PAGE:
Chon and Ellerman chose Washington because it was home to the federal agencies that were beginning to seriously address the issue of trafficking. Their research also showed that the city had a well-established network of brothels operating in close proximity to millions of tourists and government workers, a fact that captures the everyday reality of trafficking and the public’s tendency to look the other way.
“When I talk to survivors who have been on the DC streets, they often say they wish people had looked at them and asked if they were okay or if they needed a safe place to go,” says Chon. “When that didn’t happen, it reinforced the trafficker’s message that no one cared about them.” To complicate matters, people often assume that victims will seek out and accept help. “Similar to other forms of violent crime, like domestic violence and child abuse, often victims don’t realize they’re victims,” she adds. “I regularly go back to Harriet Tubman’s quote: ‘I freed a thousand slaves. I could have freed a thousand more if only they knew they were slaves.’”
After years of working in the field, Chon gained perspective on trafficking’s systemic patterns and challenges during her time at the Kennedy School. HKS also gave her an appreciation for the various governmental systems of care accessible to victims.
Chon started working for the federal government’s Department of Health and Human Services (HHS) in October 2012, as the United States commemorated the 150th anniversary of the Emancipation Proclamation. Her first task was to help develop a five-year strategic action plan to strengthen the nation’s services for victims and survivors of human trafficking. Anti-trafficking responses from more than 12 departments and agencies were included in the plan, which was co-chaired by the Departments of Justice and Homeland Security along with HHS.
The voices and empowerment of victims and survivors of human trafficking is a central theme of the plan, as is strengthening the government’s coordinated victim assistance response. Improving the collection and use of data across agencies is another key component.
“We’ve been able to see some trends emerging from past years,” Chon says. “Ultimately, that is what will better inform our policies and programs to positively impact the people targeted by traffickers.”
Last June, Chon was named director of the newly established Office on Trafficking in Persons, within HHS. The start-up seeks to create a more cohesive service delivery system for victims, open up and use data to inform anti-trafficking strategies, and form community partnerships to change the social norms that drive human trafficking.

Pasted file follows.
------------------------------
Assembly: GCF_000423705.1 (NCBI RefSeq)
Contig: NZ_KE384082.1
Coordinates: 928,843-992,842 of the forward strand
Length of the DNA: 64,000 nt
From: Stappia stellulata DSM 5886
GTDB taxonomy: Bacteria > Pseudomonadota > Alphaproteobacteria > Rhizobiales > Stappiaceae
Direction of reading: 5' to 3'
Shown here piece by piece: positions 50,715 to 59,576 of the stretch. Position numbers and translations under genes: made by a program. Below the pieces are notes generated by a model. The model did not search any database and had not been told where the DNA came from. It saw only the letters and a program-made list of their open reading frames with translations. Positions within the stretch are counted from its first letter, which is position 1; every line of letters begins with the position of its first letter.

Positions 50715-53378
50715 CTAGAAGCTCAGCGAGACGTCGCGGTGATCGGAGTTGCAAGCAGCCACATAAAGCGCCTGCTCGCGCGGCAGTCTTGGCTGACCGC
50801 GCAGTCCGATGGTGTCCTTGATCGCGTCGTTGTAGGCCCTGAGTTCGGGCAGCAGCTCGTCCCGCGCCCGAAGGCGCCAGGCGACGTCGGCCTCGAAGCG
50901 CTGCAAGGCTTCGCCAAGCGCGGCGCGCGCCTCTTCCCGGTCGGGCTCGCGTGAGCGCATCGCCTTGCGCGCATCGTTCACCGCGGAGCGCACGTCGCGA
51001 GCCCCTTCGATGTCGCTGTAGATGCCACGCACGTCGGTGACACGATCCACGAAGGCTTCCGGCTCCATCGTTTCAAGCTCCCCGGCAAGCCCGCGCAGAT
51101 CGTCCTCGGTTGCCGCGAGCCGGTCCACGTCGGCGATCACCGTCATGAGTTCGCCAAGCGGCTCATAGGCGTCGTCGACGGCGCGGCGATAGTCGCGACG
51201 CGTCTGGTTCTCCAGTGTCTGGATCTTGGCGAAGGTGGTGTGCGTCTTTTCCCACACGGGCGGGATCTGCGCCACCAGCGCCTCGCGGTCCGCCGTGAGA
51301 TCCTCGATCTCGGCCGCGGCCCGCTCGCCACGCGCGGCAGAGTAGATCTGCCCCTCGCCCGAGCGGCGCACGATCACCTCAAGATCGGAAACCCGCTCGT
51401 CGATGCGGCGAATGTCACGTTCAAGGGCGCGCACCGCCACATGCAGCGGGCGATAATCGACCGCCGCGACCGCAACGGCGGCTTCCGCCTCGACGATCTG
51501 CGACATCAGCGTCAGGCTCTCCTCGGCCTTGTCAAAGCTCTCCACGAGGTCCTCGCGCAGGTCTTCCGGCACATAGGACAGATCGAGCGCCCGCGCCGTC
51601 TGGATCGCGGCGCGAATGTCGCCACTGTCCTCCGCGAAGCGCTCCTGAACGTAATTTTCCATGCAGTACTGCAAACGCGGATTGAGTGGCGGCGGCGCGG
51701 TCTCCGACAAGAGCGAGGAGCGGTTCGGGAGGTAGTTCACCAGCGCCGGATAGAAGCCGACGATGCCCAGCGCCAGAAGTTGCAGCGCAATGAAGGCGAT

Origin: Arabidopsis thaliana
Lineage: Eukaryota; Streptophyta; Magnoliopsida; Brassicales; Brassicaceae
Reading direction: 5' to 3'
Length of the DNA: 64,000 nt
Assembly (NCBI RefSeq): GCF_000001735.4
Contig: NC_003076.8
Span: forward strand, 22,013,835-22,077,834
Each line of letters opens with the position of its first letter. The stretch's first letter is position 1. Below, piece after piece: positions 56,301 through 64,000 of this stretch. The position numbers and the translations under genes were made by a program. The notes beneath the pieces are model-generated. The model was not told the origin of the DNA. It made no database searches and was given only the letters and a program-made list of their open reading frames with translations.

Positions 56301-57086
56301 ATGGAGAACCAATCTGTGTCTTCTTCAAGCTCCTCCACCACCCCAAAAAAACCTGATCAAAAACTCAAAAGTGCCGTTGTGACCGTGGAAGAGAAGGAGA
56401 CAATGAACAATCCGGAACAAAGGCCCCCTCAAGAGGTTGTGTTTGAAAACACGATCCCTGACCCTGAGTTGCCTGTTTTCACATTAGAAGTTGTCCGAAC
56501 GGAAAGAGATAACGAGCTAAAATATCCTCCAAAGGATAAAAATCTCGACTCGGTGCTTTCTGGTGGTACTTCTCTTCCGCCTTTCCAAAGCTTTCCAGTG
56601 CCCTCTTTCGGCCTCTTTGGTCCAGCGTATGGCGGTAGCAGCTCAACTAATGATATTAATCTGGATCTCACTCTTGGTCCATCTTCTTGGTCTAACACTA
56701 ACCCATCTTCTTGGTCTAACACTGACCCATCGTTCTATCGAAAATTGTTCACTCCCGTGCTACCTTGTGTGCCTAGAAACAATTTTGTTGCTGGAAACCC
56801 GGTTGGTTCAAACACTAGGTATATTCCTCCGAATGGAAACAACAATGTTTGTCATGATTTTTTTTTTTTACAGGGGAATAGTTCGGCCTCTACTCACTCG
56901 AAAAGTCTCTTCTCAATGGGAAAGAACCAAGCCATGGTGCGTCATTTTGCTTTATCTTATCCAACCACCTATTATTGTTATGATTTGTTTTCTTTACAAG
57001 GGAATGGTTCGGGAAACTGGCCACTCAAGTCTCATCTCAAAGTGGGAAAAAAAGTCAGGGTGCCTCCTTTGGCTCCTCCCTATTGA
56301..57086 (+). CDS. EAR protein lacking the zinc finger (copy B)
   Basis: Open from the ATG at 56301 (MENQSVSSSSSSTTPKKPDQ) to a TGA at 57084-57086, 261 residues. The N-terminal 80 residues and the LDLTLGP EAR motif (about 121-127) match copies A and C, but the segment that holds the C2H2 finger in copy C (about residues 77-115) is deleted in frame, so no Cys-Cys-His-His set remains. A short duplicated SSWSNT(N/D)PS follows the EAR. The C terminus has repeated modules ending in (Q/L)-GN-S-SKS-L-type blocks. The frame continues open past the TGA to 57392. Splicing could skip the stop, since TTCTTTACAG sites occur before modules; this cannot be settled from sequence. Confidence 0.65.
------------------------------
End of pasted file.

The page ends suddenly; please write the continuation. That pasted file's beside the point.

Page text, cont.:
Dark and violent as that world can be, Chon says, she is inspired by survivors who somehow manage to move on and build a new life. She cites the case of Evelyn Chumbow, who was trafficked from Cameroon into domestic servitude at the age of nine and forced to cook, clean, and care for her trafficker’s two small children without pay or schooling. Cut off from her family and the outside world, physically abused, and sometimes denied food and a bed for days at a time, she managed to escape at the age of 17. Now a college student with a family of her own, Chumbow aspires to work in the Department of Homeland Security, helping people like herself.
“The hope she expressed through how she’s living her life is an inspiration,” says Chon, who also cites the momentum and strong bipartisan support for anti-trafficking measures as a source of optimism. “Stories like Evelyn’s are a big motivation for people working in the trenches on this issue.”
Chon is also heartened by the shift in attitudes she’s seen in the 15 years since immersing herself in the issue as a college student. “The response back then was ‘Who are you to do this work?’ or ‘This isn’t really a problem’ or ‘This is too big a problem to solve.’ Today I think we can say there’s been a fundamental change in mind-set, from the growth of grassroots efforts to joint task forces between law enforcement and community organizations to faith-based efforts. It’s not due to any one agency—in the field overall, there’s been a great deal of progress.” As much as she’s been a part of that progress, Chon recognizes there is still much to do—but now the work is much less lonely.